A Crash Course In Winter Park

Not everyone who moves to this LUVly community so lucks out. Here less than a year, our second home placed us directly next door to the guy who once owned a business I’m now told is the one most missed by the Locals old enough to remember a long list of storied small businesses from Winter Park’s past.

This and more part of the newest I LUV Winter Park podcast:
http://iluvwinterpark.libsyn.com/chat-with-the-ladies-from-the-winter-park-history-museum

Just before the final closing of the doors in 1985.

Businesses like Cottrell’s 5 & 10 come and go no matter where you live. But while some fade away with little notice, others are long remembered, even missed. In Winter Park, MANY are still spoken about fondly decades after they ceased to officially exist. In this community, as I discuss in the newest podcast with Susan Skolfield & Linda Kulmann from the Winter Park History Museum, there is a connection to the past, a connection to one time Local small business, like few communities can claim.

Not all small businesses close their doors because there is no longer the business there to support them. Owning a business requires much time, and there can be a wide range of issues which impact how it is managed, whether or not it continues to exist. In 1985, after more than 50 years in business, it came down to an offer made on the building in which it operated.

“For a while, every time I went to the bank down here on Aloma, or Publix, people would come to me and ask ‘Why aren’t you down there in that store?’ I had hundred of items they couldn’t find anywhere else. I learned to read their minds and knew what they wanted,” Dave Elliott, its owner and my next door neighbor told me years ago. “Of course the chain stores moving in didn’t know what in the hell they wanted.”

I’d never heard of Winter Park in 1985, but since moving next door to Mr. Elliott and beginning this Local community celebration that is I LUV Winter Park, I’ve received a crash course in what makes Winter Park, well, Winter Park. For so many LUVly, wonderful reasons, it is the exception to many modern day rules, a place where much exists so many others communities would surely like to get back.

Mr. Elliott goes to Park Avenue! Here, shown with the sign from his store during the ‘Park Avenue in the 60s & 70s’ exhibit in 2012.

Started by his father-in-law, the store’s namesake, Cottrell’s originally opened in 1933/34. Mr. Elliott and his wife took over the store in 1950 and operated it for 35 years until selling the building in 1985, as some Locals sought to prevent the closure. That covers a lot of time, and a lot of change in America. Years ago, after hearing he rarely visits Park Avenue these days, I took him back to visit his old store location — now Chico’s — and to have lunch at 310 Park South, visit the “Park Avenue in the ‘60s and ‘70s” exhibit at the Winter Park Historical Association museum.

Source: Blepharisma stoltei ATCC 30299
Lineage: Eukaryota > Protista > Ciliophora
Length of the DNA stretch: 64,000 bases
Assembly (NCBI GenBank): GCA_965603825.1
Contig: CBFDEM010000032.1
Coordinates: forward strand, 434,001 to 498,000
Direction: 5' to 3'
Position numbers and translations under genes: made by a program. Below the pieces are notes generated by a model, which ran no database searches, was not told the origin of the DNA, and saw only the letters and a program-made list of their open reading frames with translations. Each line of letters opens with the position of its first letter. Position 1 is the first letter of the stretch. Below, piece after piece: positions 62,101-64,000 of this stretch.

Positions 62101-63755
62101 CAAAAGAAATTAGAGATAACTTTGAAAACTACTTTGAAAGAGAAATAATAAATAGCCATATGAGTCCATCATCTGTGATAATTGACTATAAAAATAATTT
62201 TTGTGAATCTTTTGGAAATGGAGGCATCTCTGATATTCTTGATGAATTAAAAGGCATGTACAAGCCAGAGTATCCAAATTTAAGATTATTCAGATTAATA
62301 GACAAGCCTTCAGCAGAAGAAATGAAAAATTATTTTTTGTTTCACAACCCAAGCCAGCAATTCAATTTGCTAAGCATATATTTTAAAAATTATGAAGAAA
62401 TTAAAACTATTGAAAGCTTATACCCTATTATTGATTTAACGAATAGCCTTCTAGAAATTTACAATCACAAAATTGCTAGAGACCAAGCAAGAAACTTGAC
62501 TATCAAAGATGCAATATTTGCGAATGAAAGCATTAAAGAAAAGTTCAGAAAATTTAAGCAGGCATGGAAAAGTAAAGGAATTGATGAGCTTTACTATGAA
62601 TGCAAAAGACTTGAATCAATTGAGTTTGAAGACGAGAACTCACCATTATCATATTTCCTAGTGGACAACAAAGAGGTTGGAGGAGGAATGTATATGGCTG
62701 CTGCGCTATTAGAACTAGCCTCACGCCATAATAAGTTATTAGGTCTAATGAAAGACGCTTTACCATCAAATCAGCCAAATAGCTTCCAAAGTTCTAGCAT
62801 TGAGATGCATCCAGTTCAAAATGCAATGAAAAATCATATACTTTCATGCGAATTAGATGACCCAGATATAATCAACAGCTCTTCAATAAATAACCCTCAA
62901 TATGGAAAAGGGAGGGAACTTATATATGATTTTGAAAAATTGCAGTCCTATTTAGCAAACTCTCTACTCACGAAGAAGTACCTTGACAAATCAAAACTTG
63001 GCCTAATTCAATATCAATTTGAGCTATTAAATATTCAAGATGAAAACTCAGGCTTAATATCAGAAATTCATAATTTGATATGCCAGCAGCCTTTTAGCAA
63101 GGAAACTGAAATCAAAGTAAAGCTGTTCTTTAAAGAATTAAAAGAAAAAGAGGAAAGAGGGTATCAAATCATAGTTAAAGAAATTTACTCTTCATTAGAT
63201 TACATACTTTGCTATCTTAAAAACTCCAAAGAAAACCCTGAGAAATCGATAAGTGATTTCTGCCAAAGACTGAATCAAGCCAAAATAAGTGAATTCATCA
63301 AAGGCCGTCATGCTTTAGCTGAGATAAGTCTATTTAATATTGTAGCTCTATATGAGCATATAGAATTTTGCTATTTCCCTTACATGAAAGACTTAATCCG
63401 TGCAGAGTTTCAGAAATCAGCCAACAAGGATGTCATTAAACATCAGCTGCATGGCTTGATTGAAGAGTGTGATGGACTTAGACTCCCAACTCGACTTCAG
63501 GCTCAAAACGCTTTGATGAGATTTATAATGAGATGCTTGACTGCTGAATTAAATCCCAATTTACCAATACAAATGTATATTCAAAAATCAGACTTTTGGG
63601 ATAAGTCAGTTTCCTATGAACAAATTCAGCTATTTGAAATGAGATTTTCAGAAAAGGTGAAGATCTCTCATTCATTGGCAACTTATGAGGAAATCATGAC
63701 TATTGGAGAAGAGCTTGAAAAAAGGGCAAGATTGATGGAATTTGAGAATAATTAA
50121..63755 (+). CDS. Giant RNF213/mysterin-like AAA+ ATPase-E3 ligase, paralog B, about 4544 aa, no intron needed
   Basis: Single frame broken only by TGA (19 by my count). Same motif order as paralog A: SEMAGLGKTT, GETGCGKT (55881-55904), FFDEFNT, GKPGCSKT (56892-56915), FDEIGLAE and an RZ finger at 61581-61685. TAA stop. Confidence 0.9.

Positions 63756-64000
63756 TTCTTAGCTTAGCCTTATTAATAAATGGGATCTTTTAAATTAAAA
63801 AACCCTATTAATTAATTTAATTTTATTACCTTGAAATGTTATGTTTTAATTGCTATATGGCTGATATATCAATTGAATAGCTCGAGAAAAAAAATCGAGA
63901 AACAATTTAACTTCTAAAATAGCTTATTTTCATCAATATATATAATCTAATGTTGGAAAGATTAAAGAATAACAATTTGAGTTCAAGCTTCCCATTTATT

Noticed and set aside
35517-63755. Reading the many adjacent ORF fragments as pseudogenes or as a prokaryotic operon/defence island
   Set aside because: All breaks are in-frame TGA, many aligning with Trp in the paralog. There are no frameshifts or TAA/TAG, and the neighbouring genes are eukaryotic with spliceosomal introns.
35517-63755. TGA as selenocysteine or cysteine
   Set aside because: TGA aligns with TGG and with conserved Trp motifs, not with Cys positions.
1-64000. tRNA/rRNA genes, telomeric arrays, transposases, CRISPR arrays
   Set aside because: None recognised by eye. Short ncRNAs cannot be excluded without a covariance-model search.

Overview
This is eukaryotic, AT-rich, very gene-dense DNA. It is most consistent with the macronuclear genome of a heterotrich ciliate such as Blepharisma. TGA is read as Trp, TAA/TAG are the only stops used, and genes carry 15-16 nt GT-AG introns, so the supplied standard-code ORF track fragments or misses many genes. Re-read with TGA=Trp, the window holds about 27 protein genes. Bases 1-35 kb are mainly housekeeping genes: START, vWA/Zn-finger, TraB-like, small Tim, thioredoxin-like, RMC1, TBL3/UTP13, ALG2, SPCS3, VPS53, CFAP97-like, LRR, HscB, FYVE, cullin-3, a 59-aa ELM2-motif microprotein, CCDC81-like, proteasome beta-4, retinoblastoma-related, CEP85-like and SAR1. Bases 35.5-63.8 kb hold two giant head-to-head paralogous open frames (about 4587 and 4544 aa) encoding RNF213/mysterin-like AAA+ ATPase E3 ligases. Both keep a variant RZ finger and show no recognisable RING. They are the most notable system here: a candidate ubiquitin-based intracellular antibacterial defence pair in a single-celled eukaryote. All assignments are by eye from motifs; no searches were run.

To accent the span of time since he first operated Cottrell’s, Mr. Elliott once noted, “Back in 1950 when I first took over Cottrell’s Five & Dime, you could come into the store and buy three items for a dollar and get change.” Then he laughed.

A friend of mine who grew up in Winter Park, Brendan Kennedy, once shared with me his fondness for Cottrell’s Five & Dime. I asked him why it holds such a special place in his memory and he said, “As I remember it, I liked everything about Cottrell’s, especially the dime store toy soldiers. They had ‘em and I wanted ‘em. It was like Graceland for a 5- to 10-year-old boy in the ‘70s!”

The range of offerings was large, with Mr. Elliott estimating 12,000 to 15,000 individual items. “We had hair nets… nylon hairnets, hairnets with just a bun in the back… thousands of hairnets. And now they’re gone. Nobody would know what the heck I was talking about. It was a different world back then. If they (customers) moved somewhere else, they’d be writing me to mail them hairnets. They were what, 15, maybe 25 cents, it wasn’t a good idea for me to get involved in mail order,” he added, though he always did.

I asked him what he most fondly remembers about operating the store, and I was not surprised by his answer: “My beautiful wife behind the cash register,” he said. His wife, Mary, passed away in 1992. In her high school yearbook, which he still has, he once read me the caption beside her photo: “Would there were others like her.”

On that day years ago, we walked along Park Avenue and he shared stories from the store and his childhood. He remarked at the volume of cars on the street, the people walking about and commented: “Winter Park has kinda made a comeback.”

Winter Park is Winter Park because of people like Mr. Elliott, the small businesses they own and operate, have over the years and decades.

I hope you enjoy this latest podcast. There are more planned like it!

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